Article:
Is JuliaPro discontinued?

I was trying to update my version of juliapro, but I can’t seem to find the download page anymore. When I click links to it, I am redirected to the juliahub page.

I don’t want to work in the cloud or in a web browser, I am just looking for an updated version of juliapro with the atom ide so I can continue to run my code locally.

Does anyone know, has juliapro been officially retired? If not, where could I go for downloads of the newest version?

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Why not use just a regular Julia install? You can always grab the packages that you are used to.

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I am a big fan of the atom/juno ide, although I suppose I could set it all up manually.

Mainly just confused as to why I can’t find it or any announcement that it’s been discontinued

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Yes. There won’t be any new versions of JuliaPro.

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Just to second what Petr said, simply keep your Juno install around and replace the Julia path in the settings with the path for 1.6 or 1.7beta which you can install separately. Juno continues to work just fine, and JuliaPro at this stage is just a source of unnecessary problems through its separate registry.

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tried vscode?

I wonder what they are going to do with the JuliaInExcel package.

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Not a fan of vscode, haven’t tried it for Julia though. Does it function similar to Juno?

It is quite similar, although organised slightly differently. It also has a lot of capabilities that Juno didn’t have. A lot of recent work to get it into similar form as juno (docs and figures pane for example). There are a couple of nice juliacon talks by David Anthoff that give an overview:

I think the Juno effort is now targeting vscode. Personally I like it. For one thing I find it plays with github a little nicer, plus there are a lot of other nice extensions for vscode, such as the one that lets you edit and view jupyter notebooks directly in vscode.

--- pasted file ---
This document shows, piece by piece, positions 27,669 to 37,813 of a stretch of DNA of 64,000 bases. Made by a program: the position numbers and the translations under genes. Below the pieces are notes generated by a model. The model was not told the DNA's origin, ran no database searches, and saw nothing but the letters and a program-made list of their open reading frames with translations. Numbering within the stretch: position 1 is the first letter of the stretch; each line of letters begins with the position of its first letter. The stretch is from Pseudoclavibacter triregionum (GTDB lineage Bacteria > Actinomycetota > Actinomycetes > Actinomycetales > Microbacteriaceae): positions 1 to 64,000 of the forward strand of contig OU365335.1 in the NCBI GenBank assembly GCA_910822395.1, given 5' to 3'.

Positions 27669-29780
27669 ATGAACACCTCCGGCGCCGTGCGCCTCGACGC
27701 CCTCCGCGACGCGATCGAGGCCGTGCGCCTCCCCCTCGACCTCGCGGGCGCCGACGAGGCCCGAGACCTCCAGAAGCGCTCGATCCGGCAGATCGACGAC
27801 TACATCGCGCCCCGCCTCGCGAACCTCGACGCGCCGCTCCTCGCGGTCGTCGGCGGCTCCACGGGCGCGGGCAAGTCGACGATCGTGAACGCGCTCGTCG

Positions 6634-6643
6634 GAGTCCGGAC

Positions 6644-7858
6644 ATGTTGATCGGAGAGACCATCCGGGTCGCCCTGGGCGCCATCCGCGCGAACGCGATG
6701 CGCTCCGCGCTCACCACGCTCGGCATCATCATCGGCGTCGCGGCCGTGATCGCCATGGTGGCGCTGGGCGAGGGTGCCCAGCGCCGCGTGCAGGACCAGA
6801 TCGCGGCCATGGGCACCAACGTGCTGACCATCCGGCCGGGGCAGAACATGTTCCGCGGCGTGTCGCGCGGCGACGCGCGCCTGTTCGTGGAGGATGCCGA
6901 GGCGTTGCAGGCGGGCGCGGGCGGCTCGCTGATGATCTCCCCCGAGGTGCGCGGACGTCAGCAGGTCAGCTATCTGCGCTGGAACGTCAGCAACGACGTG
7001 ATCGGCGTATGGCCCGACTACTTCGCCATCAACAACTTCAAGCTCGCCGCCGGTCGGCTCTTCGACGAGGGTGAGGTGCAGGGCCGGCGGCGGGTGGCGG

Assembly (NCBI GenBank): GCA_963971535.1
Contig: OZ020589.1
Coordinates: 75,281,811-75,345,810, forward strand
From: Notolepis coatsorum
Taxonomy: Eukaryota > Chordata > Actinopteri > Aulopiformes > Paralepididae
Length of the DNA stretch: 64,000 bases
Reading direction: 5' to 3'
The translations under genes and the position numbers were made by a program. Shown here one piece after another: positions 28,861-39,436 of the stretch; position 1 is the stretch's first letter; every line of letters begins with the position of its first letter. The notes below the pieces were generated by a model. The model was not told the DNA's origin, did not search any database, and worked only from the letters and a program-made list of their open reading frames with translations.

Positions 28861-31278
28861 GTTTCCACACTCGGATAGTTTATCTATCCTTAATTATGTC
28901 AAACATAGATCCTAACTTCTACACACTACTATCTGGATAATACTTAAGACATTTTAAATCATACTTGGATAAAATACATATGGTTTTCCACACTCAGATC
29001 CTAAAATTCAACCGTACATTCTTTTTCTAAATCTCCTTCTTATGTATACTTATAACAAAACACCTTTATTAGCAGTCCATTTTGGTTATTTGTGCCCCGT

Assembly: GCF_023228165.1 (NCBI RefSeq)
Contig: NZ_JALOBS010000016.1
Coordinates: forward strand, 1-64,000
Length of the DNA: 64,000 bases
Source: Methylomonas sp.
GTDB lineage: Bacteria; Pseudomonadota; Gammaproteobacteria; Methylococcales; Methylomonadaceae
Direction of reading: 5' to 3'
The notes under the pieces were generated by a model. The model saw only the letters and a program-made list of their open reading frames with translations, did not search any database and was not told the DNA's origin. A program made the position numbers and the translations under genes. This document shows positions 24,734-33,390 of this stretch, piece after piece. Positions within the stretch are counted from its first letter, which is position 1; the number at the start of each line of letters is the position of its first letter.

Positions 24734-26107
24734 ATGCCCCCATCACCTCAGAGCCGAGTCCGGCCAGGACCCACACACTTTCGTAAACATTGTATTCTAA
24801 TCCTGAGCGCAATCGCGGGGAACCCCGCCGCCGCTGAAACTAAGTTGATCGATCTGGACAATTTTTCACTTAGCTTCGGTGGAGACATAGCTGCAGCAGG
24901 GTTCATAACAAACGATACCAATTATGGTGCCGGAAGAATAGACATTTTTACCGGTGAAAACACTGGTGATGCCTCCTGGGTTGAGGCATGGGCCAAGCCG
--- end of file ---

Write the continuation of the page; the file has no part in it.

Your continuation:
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You may use JuliaWin by @heetbeet.
It gives even better out of the box experience than JuliaPro.

It is so good I don’t get why the official distribution isn’t using the same tricks.

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I have both atom (Juno) and vscode and can’t really tell the difference, but it may depend on which features you use.

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As others have said, they are pretty similar at this point, which is not by accident as the Juno team explicitly aimed for feature parity (see the issue label here), although there are also still open issues where things aren’t on par with Juno (see issues here, although not all of them actually describe a working Juno feature).

Juno is currently in maintenance mode, i.e. it receives bug fixes but no feature development, which means that the VSCode extension now has some nice stuff that is unlikely to ever be available in Juno (fwiw I don’t seem to use much of it, but a good example of something recent and really cool is the native Jupyter notebook support).

One thing to note is that while on the surface things look pretty similar, there’s a pretty big difference in underlying design: VSCode is designed as a tool that statically extracts as much information as possible from the code you’ve written to give you autocompletes, linting, automatic insertion of using statements etc., but it doesn’t have any dynamic insight into your running session. Juno on the other hand is tightly integrated with your current running session, which has its issues (it has to load packages into your session at startup, which sometimes has unintended consequences) but also means that e.g. you can autocomplete column names of a DataFrame, which are not inferrable from just the code you’ve written.

If you’re happy with Juno, there’s no reason to switch, just swap out the Julia version in the Atom settings and you’re done. If you’re a grad student looking to tinker with your tooling to procrastinate, I’d say switching is worthwhile as VSCode is probably more future-proof and might have (or in future get) some cool feature which won’t make it into Juno.

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The probably biggest reason to switch away from Juno is package loading: Juno loads packages into your REPL session from your global environment, which means you’ll run into version issues when using local environments (Foo@1.0.0 gets loaded as a dependency of Juno initially, but your local environment is only compatible with Foo@2.0.0 – things will break).

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Thanks for all of these resources. I am glad to know that VScode will integrate with github, that was one of the biggest selling points to Juno for me

This is exactly what happened

Thank you for this insight. As a grad student who is trying to avoid procrastinating, I will try to stick with Juno for the time being. But I am less apprehensive about switching to VScode after this thread.

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